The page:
Australia Has a Flesh-Eating-Bacteria Problem. About a week after Steven Mikac began taking antibiotics for the strange spot on his leg, the flesh around his ankle started to tighten and swell.
The moist orifice of a wound opened up and took the form of a small bullet hole. A plug of tissue had gone missing—dissolved into pus and slime. Walking was excruciating. Working, unbearable. US Scientists announce ‘breakthrough’ atomic map of coronavirus. US scientists announced Wednesday they had created the first 3D atomic scale map of the part of the novel coronavirus that attaches to and infects human cells, a critical step toward developing vaccine and treatments.
It came as the death toll from the COVID-19 virus jumped past 2,000, almost all of them in mainland China where 74,185 cases of infection have been confirmed since it first emerged in late December. ISS is home to super-tough molds that laugh in the face of deadly radiation. Viruses responsible for the common cold may have a new weak point. A newly discovered indentation on the surface of viruses that cause many illnesses, including the common cold, could be their Achilles’ heel — and a possible target for effective drugs.
When scientists tested antiviral compounds on cells grown in the lab, the team found one that blocked the replication of an enterovirus. Cryo-electron microscopy revealed that the compound binds to and appears to jam a previously unknown pocket on the virus’s protein shell, researchers report online June 11 in PLOS Biology. Additional testing suggests that the pocket is widespread among picornaviruses, the viral family that includes enteroviruses — which cause hand, foot and mouth disease as well as more dangerous infections — and rhinoviruses, responsible for the common cold. There are no antiviral medications available to treat these pathogens. These viruses mutate very frequently, which makes it “easier for them to escape a drug,” she says. This Super-Evolving Yeast Has DNA That Shouldn't Be Possible. "I Fought the Law," the 1977 song popularized by the English punk-rock band The Clash, features catchy lyrics about the dire consequences of life as an outlaw.
In human affairs, the set of rules codified in our laws helps protect individuals and maintain order in our societies. Without rules, order is lost and chaos reigns. Ancient feces reveal parasites in 8,000-year-old village of Çatalhöyük. New research published today in the journal Antiquity reveals that ancient faeces from the prehistoric village of Çatalhöyük have provided the earliest archaeological evidence for intestinal parasite infection in the mainland Near East.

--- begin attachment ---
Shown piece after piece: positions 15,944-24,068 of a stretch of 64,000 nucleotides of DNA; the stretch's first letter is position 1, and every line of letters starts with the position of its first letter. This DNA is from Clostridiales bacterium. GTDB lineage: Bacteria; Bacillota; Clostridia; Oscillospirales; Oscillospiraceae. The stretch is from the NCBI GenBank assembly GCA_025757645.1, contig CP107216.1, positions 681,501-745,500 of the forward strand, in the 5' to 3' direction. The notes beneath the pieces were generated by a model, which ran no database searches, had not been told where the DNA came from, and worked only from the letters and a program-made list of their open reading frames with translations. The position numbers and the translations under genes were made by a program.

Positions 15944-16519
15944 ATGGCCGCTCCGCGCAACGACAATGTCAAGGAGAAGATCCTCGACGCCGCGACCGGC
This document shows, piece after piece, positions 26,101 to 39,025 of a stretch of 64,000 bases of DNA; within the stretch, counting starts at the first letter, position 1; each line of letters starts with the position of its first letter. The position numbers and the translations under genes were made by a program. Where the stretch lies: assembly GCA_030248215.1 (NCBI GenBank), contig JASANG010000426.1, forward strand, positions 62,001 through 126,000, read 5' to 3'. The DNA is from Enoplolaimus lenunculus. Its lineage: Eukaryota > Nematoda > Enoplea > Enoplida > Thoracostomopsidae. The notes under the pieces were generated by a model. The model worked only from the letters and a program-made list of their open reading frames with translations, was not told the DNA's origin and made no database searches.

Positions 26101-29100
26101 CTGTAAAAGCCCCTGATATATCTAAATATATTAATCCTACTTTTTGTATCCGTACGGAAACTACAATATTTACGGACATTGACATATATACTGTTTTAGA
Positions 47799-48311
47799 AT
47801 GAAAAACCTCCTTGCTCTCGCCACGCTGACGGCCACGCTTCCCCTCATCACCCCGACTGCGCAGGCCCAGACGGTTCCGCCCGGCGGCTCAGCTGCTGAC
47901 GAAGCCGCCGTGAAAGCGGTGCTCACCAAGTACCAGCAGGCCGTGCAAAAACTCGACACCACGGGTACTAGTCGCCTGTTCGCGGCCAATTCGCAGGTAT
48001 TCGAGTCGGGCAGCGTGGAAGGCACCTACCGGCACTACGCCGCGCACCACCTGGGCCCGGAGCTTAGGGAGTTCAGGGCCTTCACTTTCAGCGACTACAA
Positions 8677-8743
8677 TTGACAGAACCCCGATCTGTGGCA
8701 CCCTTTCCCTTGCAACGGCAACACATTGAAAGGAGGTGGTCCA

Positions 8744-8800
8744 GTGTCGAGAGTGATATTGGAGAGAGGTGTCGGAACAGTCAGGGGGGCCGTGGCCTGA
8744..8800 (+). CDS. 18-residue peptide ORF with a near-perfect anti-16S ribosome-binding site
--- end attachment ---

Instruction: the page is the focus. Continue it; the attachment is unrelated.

People first gave up hunting and gathering and turned to farming in the Near East, around 10,000 years ago. The settlement of Çatalhöyük is famous for being an incredibly well preserved early village founded around 7,100 BC. The population of Çatalhöyük were early farmers, growing crops such as wheat and barley, and herding sheep and goats. We Should All Probably Freak Out About This Deadly, Drug-Resistant Fungus. Anti-evolution drugs could keep gambling bacteria from developing antibiotic resistance. More evidence shows bacteria "flying" around the world to share genes. A Single Cell Hints at a Solution to the Biggest Problem in Computer Science. NASA Scientists Find Possibly Infectious Superbugs on Board the ISS. Could Bacteria Save the Planet? Yes — If She Can Train Them. Genuine concern shadows Sarah Richardson’s face when the topic turns to bacteria, though not for the reason you’d expect.
“I feel bad for them,” she says in the closetlike conference room of her biotechnology startup in Berkeley, California. “I’ve worried about the bacteria for so long now.” Tired of fretting over microbes, Richardson founded MicroByre so that she could finally put those poor bacteria to good use. Yeast Came From China. When scientists in France set out to sequence 1,000 yeast genomes, they looked at strains from all the places you might expect: beer, bread, wine.
New Giant Viruses Further Blur the Definition of Life. Discovery Could Save Bees From Their Greatest Threat. Does a sea of viruses inside our body help keep us healthy? A century after they were discovered killing bacteria in the feces of World War I soldiers, the viruses known as bacteriophages, or simply phages, are drawing new attention for the role they might play within the human body.
Phages have been found most everywhere, from oceans to soils. Now, a study suggests that people absorb up to 30 billion phages every day through their intestines. Though where the viruses end up is unclear, those data and other recent studies have scientists wondering whether a sea of phages within the body—a “phageome”—might influence our physiology, perhaps by regulating our immune systems.
“Basic biology teaching says that phages don’t interact with eukaryotic cells,” says phage researcher Jeremy Barr of Monash University in Melbourne, Australia, who led the study published this week in mBio. "Zombie ant" fungus found to leave its victim's brains uneaten. It's one of nature's most disturbing horror stories: a fungus takes control of a living ant and uses it to spread its spores through the colony.